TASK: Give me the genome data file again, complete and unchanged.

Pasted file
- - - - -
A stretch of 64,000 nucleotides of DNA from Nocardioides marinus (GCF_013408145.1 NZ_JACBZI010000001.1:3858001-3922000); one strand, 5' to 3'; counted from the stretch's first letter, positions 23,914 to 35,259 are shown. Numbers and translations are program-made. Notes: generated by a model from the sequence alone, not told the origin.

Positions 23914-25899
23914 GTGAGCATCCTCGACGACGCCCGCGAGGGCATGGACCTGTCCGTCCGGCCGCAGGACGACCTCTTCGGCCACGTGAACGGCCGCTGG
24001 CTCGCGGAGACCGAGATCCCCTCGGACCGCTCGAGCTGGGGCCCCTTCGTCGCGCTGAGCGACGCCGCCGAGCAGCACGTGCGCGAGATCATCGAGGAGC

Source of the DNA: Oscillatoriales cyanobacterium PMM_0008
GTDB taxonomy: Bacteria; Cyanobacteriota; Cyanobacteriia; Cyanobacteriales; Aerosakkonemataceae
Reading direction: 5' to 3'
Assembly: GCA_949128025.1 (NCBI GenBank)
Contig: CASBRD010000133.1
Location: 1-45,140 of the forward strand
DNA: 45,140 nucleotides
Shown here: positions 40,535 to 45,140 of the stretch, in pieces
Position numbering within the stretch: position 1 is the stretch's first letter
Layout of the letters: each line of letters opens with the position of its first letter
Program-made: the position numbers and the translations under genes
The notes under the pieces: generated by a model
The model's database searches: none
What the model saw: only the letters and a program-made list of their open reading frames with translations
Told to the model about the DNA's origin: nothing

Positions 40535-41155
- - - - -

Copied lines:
A stretch of 64,000 nucleotides of DNA from Nocardioides marinus (GCF_013408145.1 NZ_JACBZI010000001.1:3858001-3922000); one strand, 5' to 3'; counted from the stretch's first letter, positions 23,914 to 35,259 are shown. Numbers and translations are program-made. Notes: generated by a model from the sequence alone, not told the origin.

Positions 23914-25899
23914 GTGAGCATCCTCGACGACGCCCGCGAGGGCATGGACCTGTCCGTCCGGCCGCAGGACGACCTCTTCGGCCACGTGAACGGCCGCTGG
24001 CTCGCGGAGACCGAGATCCCCTCGGACCGCTCGAGCTGGGGCCCCTTCGTCGCGCTGAGCGACGCCGCCGAGCAGCACGTGCGCGAGATCATCGAGGAGC

Source of the DNA: Oscillatoriales cyanobacterium PMM_0008
GTDB taxonomy: Bacteria; Cyanobacteriota; Cyanobacteriia; Cyanobacteriales; Aerosakkonemataceae
Reading direction: 5' to 3'
Assembly: GCA_949128025.1 (NCBI GenBank)
Contig: CASBRD010000133.1
Location: 1-45,140 of the forward strand
DNA: 45,140 nucleotides
Shown here: positions 40,535 to 45,140 of the stretch, in pieces
Position numbering within the stretch: position 1 is the stretch's first letter
Layout of the letters: each line of letters opens with the position of its first letter
Program-made: the position numbers and the translations under genes
The notes under the pieces: generated by a model
The model's database searches: none
What the model saw: only the letters and a program-made list of their open reading frames with translations
Told to the model about the DNA's origin: nothing

Positions 40535-41155